Boy, I hate that dress.
Not too long ago this statement wouldn’t even have made sense, but now visiting Twitter and looking up “#thedress” leads you to millions of blog posts, photos, and comments about this recent social media trend. Even Hollywood actors and well-known musicians have started jumping onto this bandwagon. Now it seems that no matter where I look I end up staring at that infernal dress, and that every single human being I know has written something about it.
Just on the off chance that your head has been buried in the cultural sand, the dress in question appears in the following photo, which made quite a commotion when it was posted on Tumblr. The question is, does the dress color appear to be white and gold, or does it look like royal blue and black to you? The answer, by the way, isn’t as easy as you might think. Different people could look at the same photo and come to completely different conclusions, showing that different people’s eyes process color and account for lighting in slightly different ways.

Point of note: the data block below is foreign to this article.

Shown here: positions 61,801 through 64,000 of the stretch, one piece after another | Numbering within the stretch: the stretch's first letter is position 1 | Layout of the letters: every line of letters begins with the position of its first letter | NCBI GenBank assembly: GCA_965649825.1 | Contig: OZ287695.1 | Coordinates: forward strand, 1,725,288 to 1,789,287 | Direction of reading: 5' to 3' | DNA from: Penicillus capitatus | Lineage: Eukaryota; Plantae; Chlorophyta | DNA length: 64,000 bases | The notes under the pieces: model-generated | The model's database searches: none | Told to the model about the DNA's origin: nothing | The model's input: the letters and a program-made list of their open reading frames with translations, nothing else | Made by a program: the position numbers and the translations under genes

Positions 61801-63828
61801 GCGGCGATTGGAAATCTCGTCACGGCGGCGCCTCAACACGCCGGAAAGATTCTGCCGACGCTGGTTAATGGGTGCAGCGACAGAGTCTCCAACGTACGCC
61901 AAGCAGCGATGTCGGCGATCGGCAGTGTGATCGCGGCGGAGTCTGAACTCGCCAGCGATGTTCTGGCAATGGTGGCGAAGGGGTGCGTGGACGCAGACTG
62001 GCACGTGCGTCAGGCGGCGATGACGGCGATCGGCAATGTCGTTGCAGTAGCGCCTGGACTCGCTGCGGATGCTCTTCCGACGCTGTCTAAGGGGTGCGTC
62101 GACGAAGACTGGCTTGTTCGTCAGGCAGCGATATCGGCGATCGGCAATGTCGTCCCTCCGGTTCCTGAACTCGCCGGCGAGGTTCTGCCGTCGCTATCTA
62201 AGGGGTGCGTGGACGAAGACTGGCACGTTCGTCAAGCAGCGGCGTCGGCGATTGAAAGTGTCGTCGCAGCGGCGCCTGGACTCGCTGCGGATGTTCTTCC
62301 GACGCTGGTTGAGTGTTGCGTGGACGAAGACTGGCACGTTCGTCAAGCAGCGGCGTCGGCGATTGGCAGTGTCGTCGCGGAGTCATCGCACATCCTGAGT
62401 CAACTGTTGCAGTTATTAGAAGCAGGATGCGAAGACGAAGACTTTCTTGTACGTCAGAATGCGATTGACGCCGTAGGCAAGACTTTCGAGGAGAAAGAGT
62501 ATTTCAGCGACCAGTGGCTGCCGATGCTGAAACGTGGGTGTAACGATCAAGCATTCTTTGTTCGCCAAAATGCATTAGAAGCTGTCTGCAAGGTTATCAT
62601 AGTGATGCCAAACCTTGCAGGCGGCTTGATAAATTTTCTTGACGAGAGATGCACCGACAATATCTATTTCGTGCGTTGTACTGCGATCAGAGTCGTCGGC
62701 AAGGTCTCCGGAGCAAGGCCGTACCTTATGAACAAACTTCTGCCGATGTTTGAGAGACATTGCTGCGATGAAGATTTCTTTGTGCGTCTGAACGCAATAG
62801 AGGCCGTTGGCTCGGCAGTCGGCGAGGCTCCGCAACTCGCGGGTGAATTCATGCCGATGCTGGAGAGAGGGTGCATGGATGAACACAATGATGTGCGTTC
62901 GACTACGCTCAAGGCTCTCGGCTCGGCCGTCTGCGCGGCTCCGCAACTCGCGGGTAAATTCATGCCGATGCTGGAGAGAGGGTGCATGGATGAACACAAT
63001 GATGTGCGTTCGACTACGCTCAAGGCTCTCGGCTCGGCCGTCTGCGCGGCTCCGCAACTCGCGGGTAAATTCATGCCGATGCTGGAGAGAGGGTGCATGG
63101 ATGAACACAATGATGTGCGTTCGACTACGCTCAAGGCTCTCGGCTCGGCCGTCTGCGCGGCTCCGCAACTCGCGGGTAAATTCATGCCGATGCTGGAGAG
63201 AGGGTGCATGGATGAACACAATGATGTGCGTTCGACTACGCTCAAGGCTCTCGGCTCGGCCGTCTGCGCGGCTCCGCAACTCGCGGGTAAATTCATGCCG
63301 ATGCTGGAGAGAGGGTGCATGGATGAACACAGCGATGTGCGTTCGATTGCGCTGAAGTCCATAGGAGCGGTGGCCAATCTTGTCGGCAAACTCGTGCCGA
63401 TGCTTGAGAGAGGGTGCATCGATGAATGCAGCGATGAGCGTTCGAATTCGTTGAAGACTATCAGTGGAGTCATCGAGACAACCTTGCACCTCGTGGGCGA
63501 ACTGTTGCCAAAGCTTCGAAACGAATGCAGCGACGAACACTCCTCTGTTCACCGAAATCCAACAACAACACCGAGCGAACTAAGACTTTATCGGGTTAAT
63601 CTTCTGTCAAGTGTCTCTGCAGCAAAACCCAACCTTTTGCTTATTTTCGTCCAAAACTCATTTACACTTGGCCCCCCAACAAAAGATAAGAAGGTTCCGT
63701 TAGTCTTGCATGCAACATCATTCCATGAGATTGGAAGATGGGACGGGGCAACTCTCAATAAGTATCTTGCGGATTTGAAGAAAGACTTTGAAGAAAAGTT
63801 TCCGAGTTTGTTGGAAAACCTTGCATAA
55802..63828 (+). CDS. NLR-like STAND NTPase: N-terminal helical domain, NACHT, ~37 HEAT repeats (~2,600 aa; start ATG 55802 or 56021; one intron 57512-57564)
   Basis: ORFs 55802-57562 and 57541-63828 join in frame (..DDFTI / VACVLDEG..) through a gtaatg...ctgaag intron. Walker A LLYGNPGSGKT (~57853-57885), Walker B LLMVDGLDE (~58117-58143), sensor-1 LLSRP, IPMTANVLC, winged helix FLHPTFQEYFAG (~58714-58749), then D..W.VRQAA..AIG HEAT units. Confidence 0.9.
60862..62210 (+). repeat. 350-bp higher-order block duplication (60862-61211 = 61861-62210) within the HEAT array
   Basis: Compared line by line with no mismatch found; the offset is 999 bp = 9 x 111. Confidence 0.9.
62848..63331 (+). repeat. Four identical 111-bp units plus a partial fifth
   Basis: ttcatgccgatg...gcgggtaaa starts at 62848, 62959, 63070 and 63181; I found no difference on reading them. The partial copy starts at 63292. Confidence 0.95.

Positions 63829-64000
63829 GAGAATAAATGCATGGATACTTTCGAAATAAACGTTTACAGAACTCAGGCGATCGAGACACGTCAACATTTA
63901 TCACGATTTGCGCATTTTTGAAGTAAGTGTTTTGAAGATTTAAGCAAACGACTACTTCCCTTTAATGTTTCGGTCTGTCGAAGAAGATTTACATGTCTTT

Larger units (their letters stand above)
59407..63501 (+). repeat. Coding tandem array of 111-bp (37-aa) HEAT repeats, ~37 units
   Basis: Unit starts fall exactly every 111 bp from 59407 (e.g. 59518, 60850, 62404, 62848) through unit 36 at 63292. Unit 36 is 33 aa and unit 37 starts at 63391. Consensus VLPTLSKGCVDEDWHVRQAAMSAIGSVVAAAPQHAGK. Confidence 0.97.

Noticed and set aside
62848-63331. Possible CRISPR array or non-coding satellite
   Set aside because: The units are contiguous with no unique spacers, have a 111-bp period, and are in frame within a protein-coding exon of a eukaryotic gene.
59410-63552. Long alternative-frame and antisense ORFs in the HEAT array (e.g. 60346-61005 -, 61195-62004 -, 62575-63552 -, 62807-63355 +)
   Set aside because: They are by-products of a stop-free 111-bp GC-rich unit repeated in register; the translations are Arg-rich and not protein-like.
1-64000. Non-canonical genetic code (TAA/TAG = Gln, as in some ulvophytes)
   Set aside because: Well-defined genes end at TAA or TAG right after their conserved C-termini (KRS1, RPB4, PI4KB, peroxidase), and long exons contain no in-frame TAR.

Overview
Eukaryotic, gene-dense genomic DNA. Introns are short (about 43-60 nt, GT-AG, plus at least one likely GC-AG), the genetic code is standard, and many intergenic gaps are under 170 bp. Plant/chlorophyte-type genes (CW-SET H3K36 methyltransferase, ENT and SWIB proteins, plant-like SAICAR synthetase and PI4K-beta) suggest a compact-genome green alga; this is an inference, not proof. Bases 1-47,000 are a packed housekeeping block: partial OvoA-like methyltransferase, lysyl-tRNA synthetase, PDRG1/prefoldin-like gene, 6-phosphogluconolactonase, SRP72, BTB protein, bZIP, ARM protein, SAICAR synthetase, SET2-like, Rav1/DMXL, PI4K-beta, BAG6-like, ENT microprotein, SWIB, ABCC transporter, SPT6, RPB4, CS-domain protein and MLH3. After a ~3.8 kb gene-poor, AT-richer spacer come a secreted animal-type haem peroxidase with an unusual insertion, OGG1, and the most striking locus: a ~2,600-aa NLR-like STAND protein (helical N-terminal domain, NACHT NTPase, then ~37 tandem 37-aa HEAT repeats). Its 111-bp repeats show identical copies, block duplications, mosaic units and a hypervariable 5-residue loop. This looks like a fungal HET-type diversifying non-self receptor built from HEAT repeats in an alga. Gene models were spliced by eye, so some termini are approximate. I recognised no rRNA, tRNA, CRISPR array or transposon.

While the science behind all this was interesting, I have to be honest. The way “the dress” held the internet hostage for about a week was so annoying that I simply avoided social media like the plague for a while. And now I’m doing something I swore to myself I would never do…
That’s right. I’m writing about the dress.
Writing Trends – Friend or Foe?
No matter what type of writing you do, eventually this question is going to come up. When trendy topics and styles take our culture by storm, will you choose to ignore the trend or jump onto that wave and ride it out?
Some would say that writing and tweeting about popular, “trending” topics is one of the best ways to widen one’s online audience and increase traffic to your site. Others, however, would say that this type of writing makes a mockery of the profession.
Are writing trends good or evil? Well… that’s a little bit like asking whether the dress is white or blue, isn’t it?
Writing to Audiences with Differing Perspectives
At the end of the day, every one of our readers has a unique perspective. When we choose to write a piece – on any topic – we will appeal to some readers while annoying others. Seasoned writers just learn to deal with this. And of course, we constantly remind ourselves that we don’t write for the approval of others.